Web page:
Let us consider two examples of Albert's reasoning as a naturalist. First, Albert offers a lengthy (five chapters) explanation of tidal motion which, as I have just mentioned, he correctly understood to be caused in large part by the moon. Albert did not think that the moon was the sole cause of tidal motion, because he noted a number of other relevant causes: the shape, location, depth, and quality of the relevant sea basin; the presence or absence of winds, currents, and swells; the 'quality' of the water (salty or fresh, stagnant or moving, contaminated or not); and the possible conjunction of other heavenly bodies with the moon. In all of this, although Albert does not provide a novel explanation, he argues from empirical evidence and he gives causes and factors that we would recognize as genuine. In doing so, Albert came closer to the truth of the matter than would Galileo more than 350 years later, who thought that the tides were an additive product of two motions, the earth's diurnal rotation and the yearly orbit around the sun. Albert, of course, did not understand gravitational motion as we do, and he therefore mistakenly attributed the moon's influence on the motion of water as being caused by the light from the moon. In this I think that one might fault Albert's empiricism, because one should expect a weaker influence of a crescent moon as compared with a full moon, but in fact we do not observe such a difference. Albert does refute two received but wrong positions: that the tides are caused by the basic diurnal east-to-west motion of the prime mover (which is wrong because tides are much more irregular than such a cause would produce), and that tides are the product of something like the 'breathing' in the sea, as though it were alive (which is wrong because tidal motion is less regular than breathing and because the empirical evidence for its connection to the moon is strong).

Second, Albert argues against the venerable but completely unfounded theory of the 'music of the spheres'. The notion behind this theory is that anything whirling around us as big and as fast as the sun, moon, planets, and stars must be making a sound. If I swing a rope with a weight attached to its end over my head, I will hear a whirring sound; surely the heavenly bodies must be making a similar sound, in fact, many such sounds, producing the 'music of the spheres'. We do not hear these sounds, so the theory goes, because they are a constant background noise that we are incapable of noticing--elevator musak for the whole universe, but less irritating. Albert argues against this theory, however, by pointing out that, in fact, the sound produced by the heavenly bodies could not be a constant sound, because the heavenly bodies are not at a uniform distance relative to our position on the Earth. The sun, for example, is nearer to us at noon than it is at sunrise or at sunset. The same is true for the moon, the planets and the stars. If this is so, and if these bodies are producing sounds, then it must be the case that the sounds they produce vary in intensity and in pitch. But if the sounds are varied, then they cannot be a constant background noise that we would not notice. In fact, we do not hear music from the spheres because there is no music to be heard. Arguments for non-existence can be tricky, but Albert's point is that the burden of proof is on those who claim the existence of such sounds and that their arguments are faulty. He shows that the case, as given, is not proven.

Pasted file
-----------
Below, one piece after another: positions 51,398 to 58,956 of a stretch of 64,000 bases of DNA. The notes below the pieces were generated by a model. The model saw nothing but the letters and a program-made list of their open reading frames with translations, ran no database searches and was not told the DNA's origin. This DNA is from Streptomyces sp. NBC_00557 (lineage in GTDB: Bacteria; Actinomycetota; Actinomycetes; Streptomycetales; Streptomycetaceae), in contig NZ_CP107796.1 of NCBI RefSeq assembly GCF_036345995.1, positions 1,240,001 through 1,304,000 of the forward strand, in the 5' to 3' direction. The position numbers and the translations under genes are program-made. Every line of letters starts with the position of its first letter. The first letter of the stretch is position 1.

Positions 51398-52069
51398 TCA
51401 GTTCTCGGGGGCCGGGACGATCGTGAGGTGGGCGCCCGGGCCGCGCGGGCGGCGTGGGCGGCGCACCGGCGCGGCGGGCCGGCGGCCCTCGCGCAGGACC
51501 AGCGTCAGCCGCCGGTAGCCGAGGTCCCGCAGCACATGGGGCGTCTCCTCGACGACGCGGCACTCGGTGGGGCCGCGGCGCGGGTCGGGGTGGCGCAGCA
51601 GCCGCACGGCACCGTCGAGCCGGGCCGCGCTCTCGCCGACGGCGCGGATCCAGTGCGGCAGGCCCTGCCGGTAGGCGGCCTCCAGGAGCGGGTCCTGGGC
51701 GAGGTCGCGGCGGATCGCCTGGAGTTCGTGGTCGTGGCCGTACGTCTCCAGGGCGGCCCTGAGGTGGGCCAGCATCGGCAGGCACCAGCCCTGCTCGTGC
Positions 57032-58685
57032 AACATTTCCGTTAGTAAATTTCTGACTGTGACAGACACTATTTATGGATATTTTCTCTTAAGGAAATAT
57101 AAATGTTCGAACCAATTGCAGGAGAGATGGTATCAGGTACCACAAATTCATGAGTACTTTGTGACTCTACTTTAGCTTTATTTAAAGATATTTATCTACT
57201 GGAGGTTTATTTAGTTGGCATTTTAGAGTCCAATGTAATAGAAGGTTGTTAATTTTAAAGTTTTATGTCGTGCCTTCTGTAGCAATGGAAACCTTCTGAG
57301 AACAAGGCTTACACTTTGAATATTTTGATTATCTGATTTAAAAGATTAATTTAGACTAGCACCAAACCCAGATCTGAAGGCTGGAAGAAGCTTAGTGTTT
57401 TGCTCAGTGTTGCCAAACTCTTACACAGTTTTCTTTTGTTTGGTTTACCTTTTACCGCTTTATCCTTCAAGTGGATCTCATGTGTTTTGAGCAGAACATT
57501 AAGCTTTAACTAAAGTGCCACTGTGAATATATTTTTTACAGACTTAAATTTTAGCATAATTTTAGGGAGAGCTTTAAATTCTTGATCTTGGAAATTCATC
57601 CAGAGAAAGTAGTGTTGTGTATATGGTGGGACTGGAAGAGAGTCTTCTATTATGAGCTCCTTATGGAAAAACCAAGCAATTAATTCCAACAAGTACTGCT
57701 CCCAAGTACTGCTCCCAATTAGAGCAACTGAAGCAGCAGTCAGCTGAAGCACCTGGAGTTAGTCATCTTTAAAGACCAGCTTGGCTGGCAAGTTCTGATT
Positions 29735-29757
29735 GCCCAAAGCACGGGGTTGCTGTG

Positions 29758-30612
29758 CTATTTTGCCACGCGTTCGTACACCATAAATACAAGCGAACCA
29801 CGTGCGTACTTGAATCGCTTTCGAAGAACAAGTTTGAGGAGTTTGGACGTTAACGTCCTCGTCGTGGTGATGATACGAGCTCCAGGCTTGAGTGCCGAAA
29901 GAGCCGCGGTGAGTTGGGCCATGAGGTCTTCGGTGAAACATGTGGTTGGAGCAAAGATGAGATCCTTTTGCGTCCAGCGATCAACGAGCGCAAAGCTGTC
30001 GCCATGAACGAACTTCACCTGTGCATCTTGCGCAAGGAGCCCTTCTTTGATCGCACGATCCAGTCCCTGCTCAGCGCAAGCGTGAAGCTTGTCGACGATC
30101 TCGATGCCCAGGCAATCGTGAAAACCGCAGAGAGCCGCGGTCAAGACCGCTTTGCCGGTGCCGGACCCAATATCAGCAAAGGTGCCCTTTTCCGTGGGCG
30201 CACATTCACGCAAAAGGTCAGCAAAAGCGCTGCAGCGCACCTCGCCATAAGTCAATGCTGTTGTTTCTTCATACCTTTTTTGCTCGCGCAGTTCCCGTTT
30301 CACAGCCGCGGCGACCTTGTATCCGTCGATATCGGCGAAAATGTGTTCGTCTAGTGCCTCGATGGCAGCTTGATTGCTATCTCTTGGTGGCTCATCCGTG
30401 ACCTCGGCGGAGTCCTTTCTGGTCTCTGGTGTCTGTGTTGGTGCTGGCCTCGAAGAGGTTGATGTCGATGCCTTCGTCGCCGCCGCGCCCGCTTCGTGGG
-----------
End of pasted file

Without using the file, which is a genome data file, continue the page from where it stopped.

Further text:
In order to drive home the point about the relative distances of the heavenly bodies from our location on Earth, Albert gives a geometrical demonstration that, in the Cologne Latin edition from which this translation is made, is accompanied by a diagram. Unfortunately, the reproduction of that same diagram in this translation is distorted in such a way that the diagram appears to show the opposite of what Albert's demonstration is intended to show.

Professor Irven Resnick has done an excellent job of translating, introducing, and annotating this work. Albert is given to using rather cumbersome Latin constructions that are hard to render into readable English. Resnick has produced a translation that is both readable and accurate--a very commendable scholarly achievement. His introduction provides the textual background to the text of Albert and to the pseudo-Aristotelian text that forms the basis of this work, and the notes provide helpful references to Albert's sources. Where necessary, Resnick provides explanatory footnotes for obscure doctrines and terms. For anyone with an interest in this important area of mediaeval natural philosophy but without Latin, I would recommend this translation with enthusiasm.

Steven Baldner

St. Francis Xavier University
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Author:Baldner, Steven
Publication:Philosophy in Review
Article Type:Book review
Date:Aug 1, 2011